Legislative Assembly mask wars wind down

Over the past week, promising progress on the state budget stalled in the Capitol building amid a stalemate over a mask requirement on the house floor. House Speaker Louise Stutes refused to hold a floor session until all lawmakers and staff present were masked, and a few recalcitrant lawmakers from the Republican minority caucus refused to do so.

Stutes’ action came amid a legislative outbreak of COVID-19 among lawmakers and staff. As of Thursday, nearly three dozen cases had been filed on Capitol Hill, throwing a wrench into what was already tense deliberation over state spending plans and other important legislation. Four House members, Democrats and Republicans, were sick and a similar number of minority members refused Stutes’ mask edict.

To be clear, more than just a health measure is going on here. Two members of Stutes’ majority-naked caucus were in quarantine with COVID and unable to attend floor sessions. This meant that the House majority‘s ability to pass legislation along caucus lines — which these days has often been the only way to pass bills — was no longer operational. The solution adopted by Speaker Stutes: using a new mask mandate as an excuse to cancel sessions in the House last week. For their part, members of the minority caucus have demonstrated time and time again that they’re all too happy to scrub the works any way they can, and if that means flouting a mask mandate, great.

But these political considerations only show why many Alaskans are disenchanted with lawmakers’ inability, or at least unwillingness, to do their job. COVID-19 notwithstanding, we need a budget passed, and last year lawmakers nearly caused the first-ever Alaskan government shutdown before they managed it.

Worse, lawmakers’ risk tolerance for COVID-19 conveniently changes depending on the circumstances. While some lawmakers and their staff are scrupulous about masking in the Capitol, others are not, whether elsewhere in the Capitol or when socializing after hours — including, it seems. , President Stutes herself. It is dishonest to show off morality on the clock and then eat and drink in restaurants and bars at night as if the pandemic is no longer an issue. It’s precisely this hypocrisy that has caused many to write off the House’s latest mask mandate as just more COVID-19 theater.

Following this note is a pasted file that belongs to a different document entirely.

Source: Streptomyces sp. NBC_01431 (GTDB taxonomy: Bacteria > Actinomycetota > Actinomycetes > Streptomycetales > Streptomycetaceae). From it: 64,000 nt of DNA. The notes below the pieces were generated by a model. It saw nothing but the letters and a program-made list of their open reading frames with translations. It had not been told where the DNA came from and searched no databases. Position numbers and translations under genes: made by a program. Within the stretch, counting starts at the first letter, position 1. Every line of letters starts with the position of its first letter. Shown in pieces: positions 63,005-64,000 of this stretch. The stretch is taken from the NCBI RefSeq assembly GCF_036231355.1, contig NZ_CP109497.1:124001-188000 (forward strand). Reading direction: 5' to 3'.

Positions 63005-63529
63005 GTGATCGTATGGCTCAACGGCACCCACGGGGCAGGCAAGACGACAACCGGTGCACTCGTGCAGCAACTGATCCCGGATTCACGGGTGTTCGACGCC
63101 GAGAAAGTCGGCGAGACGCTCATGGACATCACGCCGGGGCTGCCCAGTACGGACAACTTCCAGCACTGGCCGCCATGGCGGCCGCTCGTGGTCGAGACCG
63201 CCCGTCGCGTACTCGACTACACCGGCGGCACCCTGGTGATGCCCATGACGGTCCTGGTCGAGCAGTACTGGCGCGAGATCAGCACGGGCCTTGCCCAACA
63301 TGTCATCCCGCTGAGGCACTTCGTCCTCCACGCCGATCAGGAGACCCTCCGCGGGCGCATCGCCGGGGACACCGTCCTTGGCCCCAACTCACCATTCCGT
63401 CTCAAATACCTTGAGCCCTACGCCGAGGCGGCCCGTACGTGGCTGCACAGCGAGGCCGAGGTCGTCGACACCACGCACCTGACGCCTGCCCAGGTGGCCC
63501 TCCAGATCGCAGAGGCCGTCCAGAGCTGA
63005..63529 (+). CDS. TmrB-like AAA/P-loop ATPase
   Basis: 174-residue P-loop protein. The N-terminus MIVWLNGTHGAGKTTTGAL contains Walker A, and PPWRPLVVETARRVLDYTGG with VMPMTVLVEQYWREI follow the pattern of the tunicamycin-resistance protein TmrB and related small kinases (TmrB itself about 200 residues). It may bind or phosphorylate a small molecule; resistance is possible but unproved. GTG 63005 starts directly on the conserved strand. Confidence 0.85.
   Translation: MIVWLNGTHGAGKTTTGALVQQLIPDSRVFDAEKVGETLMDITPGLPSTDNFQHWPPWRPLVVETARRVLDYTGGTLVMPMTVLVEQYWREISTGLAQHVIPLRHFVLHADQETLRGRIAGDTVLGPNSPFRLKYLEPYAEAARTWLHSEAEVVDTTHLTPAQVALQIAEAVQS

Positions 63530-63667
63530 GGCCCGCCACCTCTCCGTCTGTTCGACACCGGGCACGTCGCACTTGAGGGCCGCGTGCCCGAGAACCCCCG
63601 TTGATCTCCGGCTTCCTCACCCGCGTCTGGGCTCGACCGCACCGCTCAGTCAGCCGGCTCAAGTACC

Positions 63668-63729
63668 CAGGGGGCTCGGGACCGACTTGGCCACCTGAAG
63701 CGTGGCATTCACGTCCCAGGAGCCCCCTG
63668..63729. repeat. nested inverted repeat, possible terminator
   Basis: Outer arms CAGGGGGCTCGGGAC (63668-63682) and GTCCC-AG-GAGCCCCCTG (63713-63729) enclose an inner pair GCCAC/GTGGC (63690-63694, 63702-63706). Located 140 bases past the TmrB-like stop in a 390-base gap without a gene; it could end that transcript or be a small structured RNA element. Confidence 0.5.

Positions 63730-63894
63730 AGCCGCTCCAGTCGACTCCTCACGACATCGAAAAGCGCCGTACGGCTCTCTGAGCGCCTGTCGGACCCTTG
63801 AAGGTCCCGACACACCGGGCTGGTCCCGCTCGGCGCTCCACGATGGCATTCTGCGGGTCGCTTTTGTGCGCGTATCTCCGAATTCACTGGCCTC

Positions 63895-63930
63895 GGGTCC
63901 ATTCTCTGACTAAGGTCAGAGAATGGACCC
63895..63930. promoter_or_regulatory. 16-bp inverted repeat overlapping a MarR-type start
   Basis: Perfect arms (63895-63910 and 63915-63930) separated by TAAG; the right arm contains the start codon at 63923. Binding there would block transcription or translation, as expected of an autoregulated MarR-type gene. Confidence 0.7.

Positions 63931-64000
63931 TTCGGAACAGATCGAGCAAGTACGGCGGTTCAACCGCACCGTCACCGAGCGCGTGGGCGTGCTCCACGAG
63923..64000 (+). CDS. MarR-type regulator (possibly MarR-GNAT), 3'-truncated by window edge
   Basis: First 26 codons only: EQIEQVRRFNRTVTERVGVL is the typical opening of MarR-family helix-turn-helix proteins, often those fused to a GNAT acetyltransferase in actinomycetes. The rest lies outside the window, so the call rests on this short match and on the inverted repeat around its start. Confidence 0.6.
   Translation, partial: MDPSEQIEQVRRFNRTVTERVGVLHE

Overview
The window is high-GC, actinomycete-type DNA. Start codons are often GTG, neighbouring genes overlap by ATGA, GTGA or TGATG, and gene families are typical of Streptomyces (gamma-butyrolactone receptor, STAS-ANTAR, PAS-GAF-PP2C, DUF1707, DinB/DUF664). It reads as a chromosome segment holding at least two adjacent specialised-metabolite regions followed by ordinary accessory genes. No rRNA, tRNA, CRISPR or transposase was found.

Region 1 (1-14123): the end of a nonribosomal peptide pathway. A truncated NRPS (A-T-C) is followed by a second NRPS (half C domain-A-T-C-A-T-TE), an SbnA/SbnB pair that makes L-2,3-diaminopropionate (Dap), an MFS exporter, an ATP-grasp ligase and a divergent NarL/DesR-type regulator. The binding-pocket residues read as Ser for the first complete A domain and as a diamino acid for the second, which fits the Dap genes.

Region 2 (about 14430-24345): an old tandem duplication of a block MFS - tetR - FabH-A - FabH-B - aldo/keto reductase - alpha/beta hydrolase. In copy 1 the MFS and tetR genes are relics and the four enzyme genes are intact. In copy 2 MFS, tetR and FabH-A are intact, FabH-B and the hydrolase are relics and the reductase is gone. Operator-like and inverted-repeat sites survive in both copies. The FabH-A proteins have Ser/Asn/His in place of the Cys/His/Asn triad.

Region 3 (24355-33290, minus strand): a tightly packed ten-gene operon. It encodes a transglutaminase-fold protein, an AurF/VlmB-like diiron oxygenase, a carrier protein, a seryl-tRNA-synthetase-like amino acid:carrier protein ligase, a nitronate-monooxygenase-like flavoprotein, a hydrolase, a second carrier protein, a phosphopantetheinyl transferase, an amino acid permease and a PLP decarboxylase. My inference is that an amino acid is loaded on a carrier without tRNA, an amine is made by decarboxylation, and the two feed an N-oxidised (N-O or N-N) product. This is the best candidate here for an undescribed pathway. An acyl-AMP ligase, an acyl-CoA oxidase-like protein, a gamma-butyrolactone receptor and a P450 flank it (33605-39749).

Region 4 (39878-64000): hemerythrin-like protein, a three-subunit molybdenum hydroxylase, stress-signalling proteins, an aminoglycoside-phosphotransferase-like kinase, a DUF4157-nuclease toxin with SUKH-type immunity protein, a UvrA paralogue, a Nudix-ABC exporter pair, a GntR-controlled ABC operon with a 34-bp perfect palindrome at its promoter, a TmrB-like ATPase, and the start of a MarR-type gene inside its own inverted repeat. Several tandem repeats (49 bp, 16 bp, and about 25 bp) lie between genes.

The fact is, unless lawmakers suddenly decide to enact building-wide health measures for all lawmakers and staff, enacting a one-room mask mandate for one of two bodies of the Legislative Assembly offers no real protection against the spread of the virus. If Rep. Stutes feels strongly that such a mandate is necessary, she should apply to the Legislative Council, which is responsible for Capitol-wide health measures. If that proves a bridge too far, the House should go back to doing the people’s business.

At this point in the pandemic, it is time for the state government to follow the lead of the private sector and learn to operate despite COVID-19, rather than halting its vital work to discuss masks. Regulators are all responsible adults who can make their own risk assessments.

Lawmakers who have gone out of their way to be safe are vaccinated and fortified against COVID-19. N95 masks further reduce their risk of contracting the disease. Therefore, the risk that unmasked and/or unvaccinated lawmakers create is primarily for themselves. The harm caused by halting legislation and wasting valuable time that could be spent crafting Alaska’s operating budget is greater than the refusal of a few minority lawmakers to wear their masks.